Potty training.










Words that welcome, energize, or soothe the mind, body or spirit will be translated on the wall.

I’ll move quickly, dispersing the color from the bottle into the air and across the wall. I will tell my paint-spattered story day by day. Unlike graffiti, my words will not be accessible to the public. My pieces will not be elaborate. I do not pretend to be able to draw anything that is not a stick figured cat.

But I can write words. Lots of them.

Today a young family member is suffering, his body trying to heal. He is surrounded by prayerful, powerful thoughts and energy from hundreds of loved ones around the country, perhaps the world. An older relative, my own 94-year-old grandfather, is also ailing. I miss his eyes, the way they sparkle and know you. I want to see him again.

Once during a visit to my grandparents my sister Liz and I went for an early morning run in the neighborhood. We walked just at the very end, approaching our grandparents’ house. On the patio my grandfather stood watching us. We were in our 20s, I think, and pretty fit.

You call that a run?! he shouted.

We started jogging toward him, laughing and protesting. He shook his head, laughed.

Good girls, he said, smiling.

As always, I talk to the only person I know who has left her physical self behind. What can we do? Why does this kind of thing happen? How can I help? Can you pull some strings to make it better? 

A blessing I learned in a meditation course a few years ago came to my mind.

May you be filled with loving kindness.
May you be well.
May you be peaceful and at ease.
May you be happy.

ancient – tibetan buddhist – blessing

I haven’t practiced loving kindness work (and it is work) in some time. My muscles are weak. I must work harder in this area shared across time, generations and family.

Every night the words on my wall are erased, freshly painted, ready for another day’s intention.

Tomorrow’s intention will be healing. 

white wall

We look at life from both sides now

By mid-day the Nyquil fog had lifted. Finally. I can’t tolerate the medicine anymore. Every morning this week I felt like I’d fallen asleep in a bathtub of gin.

Today is day six of Me vs a Sinus Infection. When I woke, I could breathe! This immediately put me in a good mood. Unfortunately, rousing the boys was my first mistake. But they had to get to school, so wake them I did.

Disclaimer: Now that I’m working less and staying at home with the boys more, these posts may get awfully boring. For some of you, however, they may become a bit more compelling as I transition to a different way of being, living, and loving this season. Stay tuned.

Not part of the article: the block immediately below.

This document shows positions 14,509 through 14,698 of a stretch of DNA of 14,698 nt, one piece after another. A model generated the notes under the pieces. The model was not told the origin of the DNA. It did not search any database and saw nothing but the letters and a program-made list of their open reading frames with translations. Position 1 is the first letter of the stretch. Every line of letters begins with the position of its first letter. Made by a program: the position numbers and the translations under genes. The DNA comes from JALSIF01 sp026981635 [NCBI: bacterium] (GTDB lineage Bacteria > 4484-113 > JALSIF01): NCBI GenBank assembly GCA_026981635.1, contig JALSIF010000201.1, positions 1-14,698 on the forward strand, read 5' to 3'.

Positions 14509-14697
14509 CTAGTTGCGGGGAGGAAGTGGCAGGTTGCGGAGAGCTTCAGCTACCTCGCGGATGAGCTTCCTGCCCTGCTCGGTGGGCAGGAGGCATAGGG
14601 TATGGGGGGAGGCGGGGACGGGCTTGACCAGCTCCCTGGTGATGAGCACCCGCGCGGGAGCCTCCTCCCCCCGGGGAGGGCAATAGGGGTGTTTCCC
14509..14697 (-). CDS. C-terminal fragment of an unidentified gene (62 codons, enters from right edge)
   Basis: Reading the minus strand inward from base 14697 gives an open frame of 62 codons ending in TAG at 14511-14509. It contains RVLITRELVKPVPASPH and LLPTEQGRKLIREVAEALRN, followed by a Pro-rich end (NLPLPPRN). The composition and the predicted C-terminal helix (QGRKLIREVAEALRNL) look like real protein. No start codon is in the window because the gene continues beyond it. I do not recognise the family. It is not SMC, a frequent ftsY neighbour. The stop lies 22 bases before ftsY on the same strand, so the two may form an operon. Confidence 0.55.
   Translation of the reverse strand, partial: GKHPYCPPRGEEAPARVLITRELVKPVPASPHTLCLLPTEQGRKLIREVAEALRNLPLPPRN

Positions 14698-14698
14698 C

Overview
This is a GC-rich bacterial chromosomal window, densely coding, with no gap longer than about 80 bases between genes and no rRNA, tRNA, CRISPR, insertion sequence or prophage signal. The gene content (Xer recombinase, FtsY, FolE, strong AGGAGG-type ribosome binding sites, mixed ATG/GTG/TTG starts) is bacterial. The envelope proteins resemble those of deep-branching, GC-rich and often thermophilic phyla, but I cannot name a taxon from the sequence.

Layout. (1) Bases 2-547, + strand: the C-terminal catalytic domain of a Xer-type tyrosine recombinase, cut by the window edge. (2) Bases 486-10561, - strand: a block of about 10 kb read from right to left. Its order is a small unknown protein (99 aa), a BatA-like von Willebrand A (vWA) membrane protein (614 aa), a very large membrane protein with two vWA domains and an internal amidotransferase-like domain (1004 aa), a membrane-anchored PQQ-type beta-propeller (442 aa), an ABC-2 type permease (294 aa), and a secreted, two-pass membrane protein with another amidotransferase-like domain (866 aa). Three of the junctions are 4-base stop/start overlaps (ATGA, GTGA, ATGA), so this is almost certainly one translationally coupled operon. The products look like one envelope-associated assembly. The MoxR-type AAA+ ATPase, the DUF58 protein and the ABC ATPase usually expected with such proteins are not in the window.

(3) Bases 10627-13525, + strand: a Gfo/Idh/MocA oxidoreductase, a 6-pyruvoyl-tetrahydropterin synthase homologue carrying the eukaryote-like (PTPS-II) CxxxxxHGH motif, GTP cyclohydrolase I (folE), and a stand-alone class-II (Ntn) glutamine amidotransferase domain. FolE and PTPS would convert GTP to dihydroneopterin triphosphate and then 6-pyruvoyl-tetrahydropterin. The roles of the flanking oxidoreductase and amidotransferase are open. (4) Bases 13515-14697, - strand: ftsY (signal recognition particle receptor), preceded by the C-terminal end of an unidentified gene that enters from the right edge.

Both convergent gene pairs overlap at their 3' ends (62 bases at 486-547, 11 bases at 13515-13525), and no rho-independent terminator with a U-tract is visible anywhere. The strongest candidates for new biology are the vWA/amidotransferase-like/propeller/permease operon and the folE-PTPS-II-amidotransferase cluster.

As some of my readers may know, the little guy is just killing me. Tearful in his crib, he wanted his father to pick him up, and sadly we went to the window to see that Dada had already left for work. Breakfast is a challenge and “Max no like that” is a common refrain. He immediately offered his buttered English muffin to our dog who snapped it up, wagging his tail. He ate some applesauce and a few frozen blueberries. He cried when he accidentally knocked over his water glass. He cried when some applesauce got on his shirt. He cried when I told him it was time to change his diaper. He cried and he yelled and he ran away when I tried to get him to wear a jacket on this chilly fall morning. Sigh.

We piled in the car while the eldest chattered happily about a time when his brother Max will be five years old (like him) and we can all go to Disneyland. Arriving at daycare, Max did the quickest 180 I’ve ever seen. His buddy C. was there waiting for him. Both boys broke out in huge smiles and began to chase eachother around the room. He kissed and hugged his brother and me and said “Mama go bye bye now. Miles go bye bye now”.


On to kindergarten.

Yesterday I volunteered in Miles’ classroom for two hours. He was thrilled. When I left, however, he cried and cried. He thought I was a teacher now. Oh dear. This morning we approached his classroom and the tears began. Oh no. I hugged him tight. Told him all the love in my heart was in his heart, all day, just like I used to when I dropped him at the Maple Room.

He misses his old school. He misses his old friends. He doesn’t want to go to kindergarten anymore. Well, except P.E. He likes that.

Bravely he watched me walk away. My heart broke a little, and I’m wondering what he’s doing right now. I guess I’ll keep wondering till pick up time. He has a soccer game tonight and I know he’ll rally with his soccer pals. But as for kindergarten, can someone please tell me when he’ll make friends and like school again?

P.S. After writing this post I received a call from a dear friend. She reminded me that it is hard work to make new friends. We’ve known eachother for over twenty years, and I wouldn’t replace her friendship with a new friendship for all the world. So I think I’d better proceed gently with my new kindergartener as he navigates his new and strange world. If you’re reading, amiga, then thank you thank you thank you. You are a forever friend!

The things we do for our children

I slipped a 14-year-old CD into the disk drive (is that what they’re still called?) in the car. The CD was homemade by five gals who once belonged to a groovy chick group called the SixPack. My sister Liz was one of the Six. When she turned 21, her sisterhood presented her with a CD called “Liz’s Last Night Out”.  I don’t understand why they called it that because she had just turned 21 and isn’t that really supposed to be one’s First Night Out?

Among the several groovy tunes one immediately caught my boys’ attention.

Ice Ice Baby

by Vanilla Ice

I know you remember it.

So picture this. We’re blasting Ice Ice Baby because the boys are loving it, literally bouncing in their seats, and we roll up in our hybrid car into the enormous parking lot at Costco.

I glance over at my husband is who is cringing openly and smiling broadly. He tolerates a bit of children’s music, and he deeply appreciates quality music of many genres… jazz, blues, bluegrass, industrial, classical. I lean over to whisper: